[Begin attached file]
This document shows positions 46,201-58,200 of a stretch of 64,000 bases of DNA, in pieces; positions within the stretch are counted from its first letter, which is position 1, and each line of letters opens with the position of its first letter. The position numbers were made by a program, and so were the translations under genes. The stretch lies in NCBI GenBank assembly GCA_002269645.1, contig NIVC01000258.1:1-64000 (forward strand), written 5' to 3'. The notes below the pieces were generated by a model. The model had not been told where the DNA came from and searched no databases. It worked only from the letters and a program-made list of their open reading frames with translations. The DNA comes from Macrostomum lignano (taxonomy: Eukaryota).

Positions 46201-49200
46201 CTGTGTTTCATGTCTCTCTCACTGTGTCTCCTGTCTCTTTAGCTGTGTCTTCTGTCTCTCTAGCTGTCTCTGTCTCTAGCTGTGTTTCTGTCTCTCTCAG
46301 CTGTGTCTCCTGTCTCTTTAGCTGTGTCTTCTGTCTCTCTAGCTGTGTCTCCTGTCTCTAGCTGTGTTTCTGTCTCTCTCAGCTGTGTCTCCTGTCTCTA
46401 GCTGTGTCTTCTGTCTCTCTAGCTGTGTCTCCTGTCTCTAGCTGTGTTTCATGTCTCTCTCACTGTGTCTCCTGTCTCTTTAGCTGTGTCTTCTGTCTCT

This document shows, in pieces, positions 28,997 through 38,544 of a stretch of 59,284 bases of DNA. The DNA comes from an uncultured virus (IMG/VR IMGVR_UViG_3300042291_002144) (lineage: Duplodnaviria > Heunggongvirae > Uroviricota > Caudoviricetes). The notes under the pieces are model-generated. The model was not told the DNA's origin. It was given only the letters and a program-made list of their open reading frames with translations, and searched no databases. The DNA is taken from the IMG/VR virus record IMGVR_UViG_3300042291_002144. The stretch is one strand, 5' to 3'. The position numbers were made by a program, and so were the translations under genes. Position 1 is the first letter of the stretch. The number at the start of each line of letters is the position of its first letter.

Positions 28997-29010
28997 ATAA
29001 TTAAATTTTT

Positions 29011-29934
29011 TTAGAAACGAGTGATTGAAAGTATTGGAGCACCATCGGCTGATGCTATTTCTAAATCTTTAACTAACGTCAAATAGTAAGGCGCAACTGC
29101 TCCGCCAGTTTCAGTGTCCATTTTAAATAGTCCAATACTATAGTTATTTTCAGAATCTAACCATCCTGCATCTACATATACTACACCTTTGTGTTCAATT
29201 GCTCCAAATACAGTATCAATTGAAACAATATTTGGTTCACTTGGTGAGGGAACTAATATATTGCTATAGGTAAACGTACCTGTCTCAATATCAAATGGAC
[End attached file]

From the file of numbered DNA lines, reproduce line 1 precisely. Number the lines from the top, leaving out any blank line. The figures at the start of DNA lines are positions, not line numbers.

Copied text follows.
This document shows positions 46,201-58,200 of a stretch of 64,000 bases of DNA, in pieces; positions within the stretch are counted from its first letter, which is position 1, and each line of letters opens with the position of its first letter. The position numbers were made by a program, and so were the translations under genes. The stretch lies in NCBI GenBank assembly GCA_002269645.1, contig NIVC01000258.1:1-64000 (forward strand), written 5' to 3'. The notes below the pieces were generated by a model. The model had not been told where the DNA came from and searched no databases. It worked only from the letters and a program-made list of their open reading frames with translations. The DNA comes from Macrostomum lignano (taxonomy: Eukaryota).